Ethanol Fizzles

November 4, 2008 06:00 PM

The ethanol industry is feeling the economic squeeze, as are most industries across the country, only a bit tighter.

"Both the financial crisis and the price of crude oil have affected the ethanol industry, big time,” says Wally Tyner, Purdue University ag economist. "The financial crisis means no funds to loan and no new plants. The falling price of crude oil means lower gasoline prices, and therefore lower ethanol prices.”

Ethanol plant margins began declining long before the Wall Street turmoil, and now their credit has pretty much gone away, says Cole Gustafson, biofuels economist at North Dakota State University. "It's a double whammy for future growth.”

A few existing ethanol plants have shut down or filed bankruptcy, including Gateway Ethanol in Pratt, Kan., which stated it owed creditors between $50 and $100 million.

Other proposed plants have put construction on hold. The stock price for VeraSun Energy Corporation, Brookings, S.D., one of the largest ethanol producers, dropped this fall to one-tenth its peak value.

As a result, the larger, stronger and typically private ethanol companies are beginning to take a look at the players that are going bankrupt, says Chris Groobey, a project finance partner with Baker & McKenzie, LLP.

What happened on Wall Street will continue to drive the buying and selling of assets in the ethanol industry, Groobey says.

These times will likely bring about an anticipated competitive "sifting out” of less efficient plants, adds Dan O'Brien, Kansas State University economist. "I wouldn't say ethanol profits are gone forever, but the heyday is temporarily over.”

Healthy, but stymied. Despite lower margins, the overall health of the ethanol industry remains positive, according to AgCountry, a Farm Credit System lender in the Upper Midwest. AgCountry has financed 44 ethanol plants, or one-fourth of the country's industry. As of September 2008, only three plants were under "watch” due to poor financial health.

Most existing ethanol plants didn't get caught up in the recent credit crunch due to the seasonality of their feedstock needs. "Most plants had their credit arrangements in place before the economic turmoil started this fall,” Gustafson explains. "Unless an existing plant was tardy or looking for lower interest rates, there is a small chance they were denied the credit they needed.”

Cheaper corn. Another positive is that the price of corn has dropped, O'Brien says. At press time, both Iowa and Nebraska corn ethanol plants were back to break-even, according to Kansas State studies of ethanol plant profitability.

The financial market collapse also has driven up the exchange value of the U.S. dollar, making corn exports less affordable overseas. That means greater domestic corn supplies are available to ethanol plants and livestock producers.

"Suddenly, ethanol plants are faced with a situation in which both input and output prices are rapidly declining,” Gustafason says. "We are off to a race for which will drop faster, oil prices or corn prices.”

There remains a strong market for ethanol due in part to the Renewable Fuels Standard, which mandates that ethanol be produced, adds Larry Johnson, an ethanol industry consultant who operates LLJ Consulting and Business Development.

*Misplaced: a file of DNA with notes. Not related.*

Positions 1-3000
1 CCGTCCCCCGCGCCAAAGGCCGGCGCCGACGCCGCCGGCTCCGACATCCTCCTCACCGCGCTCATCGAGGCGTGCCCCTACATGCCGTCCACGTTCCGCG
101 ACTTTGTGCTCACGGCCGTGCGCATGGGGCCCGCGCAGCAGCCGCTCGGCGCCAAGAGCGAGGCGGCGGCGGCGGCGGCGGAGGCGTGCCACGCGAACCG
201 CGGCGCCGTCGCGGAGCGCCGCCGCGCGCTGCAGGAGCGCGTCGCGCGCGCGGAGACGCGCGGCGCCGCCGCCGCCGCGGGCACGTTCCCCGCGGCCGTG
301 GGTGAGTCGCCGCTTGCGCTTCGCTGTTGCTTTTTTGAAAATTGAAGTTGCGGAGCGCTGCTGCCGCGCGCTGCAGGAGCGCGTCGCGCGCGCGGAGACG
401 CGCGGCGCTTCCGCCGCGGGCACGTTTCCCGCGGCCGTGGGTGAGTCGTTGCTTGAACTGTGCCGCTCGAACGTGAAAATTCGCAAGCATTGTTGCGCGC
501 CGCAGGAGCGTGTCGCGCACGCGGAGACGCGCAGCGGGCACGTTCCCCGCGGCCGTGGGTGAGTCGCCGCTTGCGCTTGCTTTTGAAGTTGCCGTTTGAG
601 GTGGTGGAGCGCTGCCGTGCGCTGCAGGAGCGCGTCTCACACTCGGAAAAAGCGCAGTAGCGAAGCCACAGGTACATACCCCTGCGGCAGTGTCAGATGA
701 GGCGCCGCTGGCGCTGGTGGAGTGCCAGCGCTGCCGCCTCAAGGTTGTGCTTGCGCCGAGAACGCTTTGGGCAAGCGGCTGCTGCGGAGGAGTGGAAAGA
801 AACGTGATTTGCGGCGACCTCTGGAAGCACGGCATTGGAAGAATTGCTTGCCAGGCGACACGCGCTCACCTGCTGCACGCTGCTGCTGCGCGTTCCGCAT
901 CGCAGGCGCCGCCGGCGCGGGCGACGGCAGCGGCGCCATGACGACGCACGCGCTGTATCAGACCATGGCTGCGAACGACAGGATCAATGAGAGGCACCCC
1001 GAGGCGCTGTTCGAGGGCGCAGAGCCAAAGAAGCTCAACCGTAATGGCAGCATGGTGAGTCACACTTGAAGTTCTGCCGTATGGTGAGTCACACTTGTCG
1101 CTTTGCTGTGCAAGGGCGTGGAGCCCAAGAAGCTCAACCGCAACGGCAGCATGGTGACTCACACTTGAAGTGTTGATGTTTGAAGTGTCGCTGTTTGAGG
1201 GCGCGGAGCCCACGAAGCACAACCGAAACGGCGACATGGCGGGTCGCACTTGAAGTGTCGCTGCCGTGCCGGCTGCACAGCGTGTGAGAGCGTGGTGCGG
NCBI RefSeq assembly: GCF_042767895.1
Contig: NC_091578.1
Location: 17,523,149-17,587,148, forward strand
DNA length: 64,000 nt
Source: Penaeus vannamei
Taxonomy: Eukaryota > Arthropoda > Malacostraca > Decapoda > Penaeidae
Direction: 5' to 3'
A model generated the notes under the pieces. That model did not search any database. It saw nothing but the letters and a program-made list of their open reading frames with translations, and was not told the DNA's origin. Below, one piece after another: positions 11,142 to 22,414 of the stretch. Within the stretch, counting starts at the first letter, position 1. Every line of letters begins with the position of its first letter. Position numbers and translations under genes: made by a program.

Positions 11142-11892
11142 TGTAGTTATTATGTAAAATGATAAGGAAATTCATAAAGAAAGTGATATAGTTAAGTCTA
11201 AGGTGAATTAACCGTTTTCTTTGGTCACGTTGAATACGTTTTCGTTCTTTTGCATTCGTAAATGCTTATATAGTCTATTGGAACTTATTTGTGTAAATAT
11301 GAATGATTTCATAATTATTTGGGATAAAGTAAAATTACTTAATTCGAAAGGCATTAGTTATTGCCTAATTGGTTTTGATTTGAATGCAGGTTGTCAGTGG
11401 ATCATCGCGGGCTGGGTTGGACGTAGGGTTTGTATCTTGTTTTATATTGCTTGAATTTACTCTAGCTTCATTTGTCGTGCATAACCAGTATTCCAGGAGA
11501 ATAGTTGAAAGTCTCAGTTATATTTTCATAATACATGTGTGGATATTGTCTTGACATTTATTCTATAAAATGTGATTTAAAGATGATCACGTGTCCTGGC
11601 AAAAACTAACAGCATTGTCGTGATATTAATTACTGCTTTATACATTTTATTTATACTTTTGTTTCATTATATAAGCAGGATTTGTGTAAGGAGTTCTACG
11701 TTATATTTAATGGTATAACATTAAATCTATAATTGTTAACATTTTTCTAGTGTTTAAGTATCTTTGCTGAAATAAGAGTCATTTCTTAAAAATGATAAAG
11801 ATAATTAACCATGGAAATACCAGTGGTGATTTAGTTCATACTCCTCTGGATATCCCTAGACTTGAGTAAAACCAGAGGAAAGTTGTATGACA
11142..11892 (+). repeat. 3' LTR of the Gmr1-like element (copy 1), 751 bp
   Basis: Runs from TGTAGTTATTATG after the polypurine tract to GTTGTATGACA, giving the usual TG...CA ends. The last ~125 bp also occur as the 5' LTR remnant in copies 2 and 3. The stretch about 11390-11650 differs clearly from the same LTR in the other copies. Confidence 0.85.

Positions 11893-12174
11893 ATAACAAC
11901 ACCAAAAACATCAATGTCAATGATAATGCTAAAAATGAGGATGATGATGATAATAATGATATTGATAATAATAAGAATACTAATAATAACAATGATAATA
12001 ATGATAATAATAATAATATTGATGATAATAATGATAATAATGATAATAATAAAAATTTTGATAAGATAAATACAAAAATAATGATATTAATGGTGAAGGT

But for plants that don't have the capital or are underfinanced, Johnson says they may just have to sit out for a while. "I honestly wouldn't know where to begin to look for investment money right now for a new corn ethanol plant,” he adds.

It also would be difficult to build a new plant in the Corn Belt, Groobey adds. Most new entries into the industry are filling out less traditional geographic areas, primarily in the Southeast, he says.

Groobey is seeing more plants require an off-take contract, under which buyers are obligated to take the ethanol at a specific price, which provides guaranteed profits. "Without that off-take contract, the revenues are so uncertain it is very hard to get debt on projects right now.”

Next-generation funding. Looking forward, the big question is how to get next-generation biofuels and cellulosic ethanol plants off the ground, Gustafson says. Only a handful of lenders across the country have actively provided credit to the biofuels industry, and the portfolios of these lenders are saturated.

It will require new suppliers of credit to foster additional growth of the biofuels industry, Gustafson believes. But they won't be as easy to find as it was back in 2005, when investors knew exactly what they would get with a corn ethanol plant. "Corn ethanol plants already were pretty much cookie-cutter back then, and investors were excited about almost guaranteed returns,” Gustafson says.

With cellulosic ethanol, nothing seems cookie-cutter. There is a wide range of feedstocks and processes used to produce ethanol, Gustafson says. Very few standards are established for new-generation biofuels, and that makes investors nervous about what they are getting into.

Johnson believes investor anxiety will ease as the U.S. makes its way out of the credit crunch but also as technology for cellulosic ethanol continues to improve, rendering cellulosic plants more efficient and feasible.

The long-term price of crude oil will continue to spur investment, he says. "If you assume the price of oil will hover around $100 for some time, then ethanol from cellulose is going to be profitable and we will rapidly move into production,” Johnson says.

To contact Jeanne Bernick, e-mail

Top Producer, November 2008

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